Visit regularly for up-to-date information on relevant news, firm announcements and additions to our AZ Health Law Blog.
The law mandates that, beginning October 1, 2017, physicians must consult a prescription monitoring program (PMP) prior to prescribing an opioid analgesics or benzodiazepine in schedules II-IV.
Under the new regulations, Arizona health care institutions must establish and implement more comprehensive plans and procedures for prescribing or ordering an opioid or administering an opioid.
Physicians who prescribe opioids, and health care institutions licensed by Arizona’s Department of Health Services, should be aware of this new law, and new rule. If you have any questions regarding these new laws, or would like assistance with updating your policies and procedures to conform to these requirements, please feel free to contact Milligan Lawless.
 SB 1283 (2016), signed by Arizona Governor Doug Ducey in 2016 amended A. R. S. § 36-2606.
 9 AZ Adc. Ch.10, Ariz. Admin. Code R9-10-120.
In an article entitled “Failure in an M&A Transaction for the Physician Owner,” Milligan Lawless partner Steve Lawrence provides tips on how to avoid pitfalls during the M&A Transaction Process.
To read the full article Click Here.
We are pleased to announce today that Chambers USA ranked Milligan Lawless, P.C. and 3 of our attorneys among the best in Arizona for 2016. Among Arizona law firms, Milligan Lawless achieved a Band 1 ranking, Chambers USA’s highest recognition, in the Healthcare practice area.
The firm received the following “Leading Individual” rankings for Phoenix attorneys:
Chambers USA is an annual ranking that assesses each law firm and attorney on technical legal ability, professional conduct, client service, commercial awareness/astuteness, diligence, commitment and other qualities most valued by their clients. Additionally, independent interviews with clients and confidential submissions of law firms are part of the Chambers research and evaluation process.
More than half of the nation’s eligible health care providers and about 80% of eligible hospitals have adopted Electronic Health Records (“EHRs”). This is more than double the number of providers using EHRs one year ago, according to Health and Human Services Secretary Kathleen Sebelius, and exceeds the goals set by the Obama administration.
A Centers for Disease Control and Prevention survey showed that in the year 2008, only 17% of physicians used an advanced EHR system. For hospitals, only 9% used EHRs in 2008.
As part of the incentive to increase the number of providers using EHRs, Medicare and Medicaid instituted the Meaningful Use Program, which makes payments to certain providers and physicians for meeting criteria established by HHS. The incentive payments will be offered until 2016. The use of EHRs and Health IT are being stressed as fundamental to health care quality and efficiency, and are integral elements of the Recovery Act and the Affordable Care Act.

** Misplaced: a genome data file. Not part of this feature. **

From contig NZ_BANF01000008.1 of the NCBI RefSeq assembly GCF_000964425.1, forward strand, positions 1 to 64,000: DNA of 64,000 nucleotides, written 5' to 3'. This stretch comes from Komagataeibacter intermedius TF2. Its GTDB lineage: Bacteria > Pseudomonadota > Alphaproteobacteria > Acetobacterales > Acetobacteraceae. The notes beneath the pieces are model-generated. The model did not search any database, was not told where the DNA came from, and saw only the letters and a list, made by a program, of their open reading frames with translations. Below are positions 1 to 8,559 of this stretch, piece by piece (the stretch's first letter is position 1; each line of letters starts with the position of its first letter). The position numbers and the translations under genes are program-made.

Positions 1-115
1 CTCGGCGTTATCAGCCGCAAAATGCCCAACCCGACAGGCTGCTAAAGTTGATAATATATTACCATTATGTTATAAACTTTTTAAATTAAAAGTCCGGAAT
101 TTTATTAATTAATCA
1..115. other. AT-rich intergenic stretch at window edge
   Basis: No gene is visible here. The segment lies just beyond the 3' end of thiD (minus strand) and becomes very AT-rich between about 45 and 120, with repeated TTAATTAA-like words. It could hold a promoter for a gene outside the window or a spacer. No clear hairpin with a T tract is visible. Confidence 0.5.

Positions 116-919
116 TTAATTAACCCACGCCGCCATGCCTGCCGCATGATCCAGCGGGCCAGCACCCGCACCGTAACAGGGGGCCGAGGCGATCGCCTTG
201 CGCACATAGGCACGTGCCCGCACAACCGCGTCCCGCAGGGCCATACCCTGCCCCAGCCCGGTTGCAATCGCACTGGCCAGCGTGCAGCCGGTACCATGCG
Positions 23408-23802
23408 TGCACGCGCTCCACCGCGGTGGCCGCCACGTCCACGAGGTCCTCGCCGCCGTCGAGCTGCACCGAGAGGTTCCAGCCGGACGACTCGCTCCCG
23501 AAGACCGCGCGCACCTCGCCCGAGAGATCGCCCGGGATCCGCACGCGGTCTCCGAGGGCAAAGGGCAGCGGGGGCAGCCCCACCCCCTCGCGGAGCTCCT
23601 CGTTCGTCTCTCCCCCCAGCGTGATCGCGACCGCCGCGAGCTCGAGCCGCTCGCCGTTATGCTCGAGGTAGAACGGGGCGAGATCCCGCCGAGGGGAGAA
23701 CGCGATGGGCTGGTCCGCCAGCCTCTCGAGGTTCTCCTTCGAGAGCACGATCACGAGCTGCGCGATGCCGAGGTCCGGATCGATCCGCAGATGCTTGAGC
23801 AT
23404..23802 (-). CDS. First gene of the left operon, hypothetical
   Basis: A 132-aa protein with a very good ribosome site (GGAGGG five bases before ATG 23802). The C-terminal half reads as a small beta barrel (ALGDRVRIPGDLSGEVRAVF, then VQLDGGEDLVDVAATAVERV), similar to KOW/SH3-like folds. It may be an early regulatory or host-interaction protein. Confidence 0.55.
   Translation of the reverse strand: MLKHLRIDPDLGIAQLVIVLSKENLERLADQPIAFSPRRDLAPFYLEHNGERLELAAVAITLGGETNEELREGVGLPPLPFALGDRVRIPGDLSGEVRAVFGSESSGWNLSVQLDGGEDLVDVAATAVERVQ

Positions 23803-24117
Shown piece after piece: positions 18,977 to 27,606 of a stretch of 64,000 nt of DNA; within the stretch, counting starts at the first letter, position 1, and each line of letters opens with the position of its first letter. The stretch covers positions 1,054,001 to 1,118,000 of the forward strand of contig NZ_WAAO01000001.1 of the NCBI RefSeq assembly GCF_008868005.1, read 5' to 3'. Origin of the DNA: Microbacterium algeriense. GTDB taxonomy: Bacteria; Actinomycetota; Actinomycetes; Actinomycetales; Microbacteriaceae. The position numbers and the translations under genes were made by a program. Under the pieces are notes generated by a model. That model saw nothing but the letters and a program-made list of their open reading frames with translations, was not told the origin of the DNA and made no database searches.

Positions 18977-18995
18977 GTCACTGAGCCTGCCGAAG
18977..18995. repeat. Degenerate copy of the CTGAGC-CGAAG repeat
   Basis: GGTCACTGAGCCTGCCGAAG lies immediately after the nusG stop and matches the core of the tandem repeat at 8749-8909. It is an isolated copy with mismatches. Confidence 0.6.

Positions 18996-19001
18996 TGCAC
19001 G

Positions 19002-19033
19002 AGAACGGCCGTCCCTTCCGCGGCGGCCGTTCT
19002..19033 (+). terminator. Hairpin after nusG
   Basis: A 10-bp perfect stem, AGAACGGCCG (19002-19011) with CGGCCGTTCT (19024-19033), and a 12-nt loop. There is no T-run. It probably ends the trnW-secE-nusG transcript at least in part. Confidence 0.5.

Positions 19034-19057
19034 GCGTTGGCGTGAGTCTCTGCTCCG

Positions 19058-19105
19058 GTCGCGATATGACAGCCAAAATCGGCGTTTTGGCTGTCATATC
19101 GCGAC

The government believes that the use of EHRs will lead to improved health care coordination, as well as reducing duplicative tests and procedures, and rewarding hospitals for keeping patients healthier.
To read the news release, click here.
Click here for more information about the EHR incentive program.
The final rule regarding the “Sunshine Act” was published by the Centers for Medicare and Medicaid Services (“CMS”) on February 1, 2013. This rule interprets the provisions of the physician payment provisions for the Affordable Care Act, and finalizes the creation of a database of the financial relationship between physicians and covered drug and device manufacturers.
This long-awaited rule is intended to increase transparency and “to reduce the potential for conflicts of interest that physicians or teaching hospitals could face as a result of their relationships with manufacturers,” according to the statement released by CMS.
The Sunshine Act establishes guidelines and requirements for certain entities referred to as “applicable manufacturers” to report their financial relationships with physicians. Specifically, manufacturers of drugs, devices, biologicals, and medical supplies covered by Medicare, Medicaid, or the Children’s Health Insurance Program must report to CMS payments or other transfers of value they make to physicians and teaching hospitals. Group purchasing organizations and applicable manufacturers must also disclose physician ownership or investment interests held on or after August 1, 2013.
The Sunshine Act excepts certain types of transfers of value from the reporting requirement, such as incidental items valued at less than $10 and educational materials intended for use with patients. Physicians will be provided an opportunity to review and, if necessary, dispute information reported to CMS.
The final rule implements reporting timelines, and also creates a venue for the public to view the information. Data collection is to begin on August 1, 2013; the first reports to CMS must be filed by March 31, 2014. The data is slated to be released to the public via a CMS website by September 30, 2014.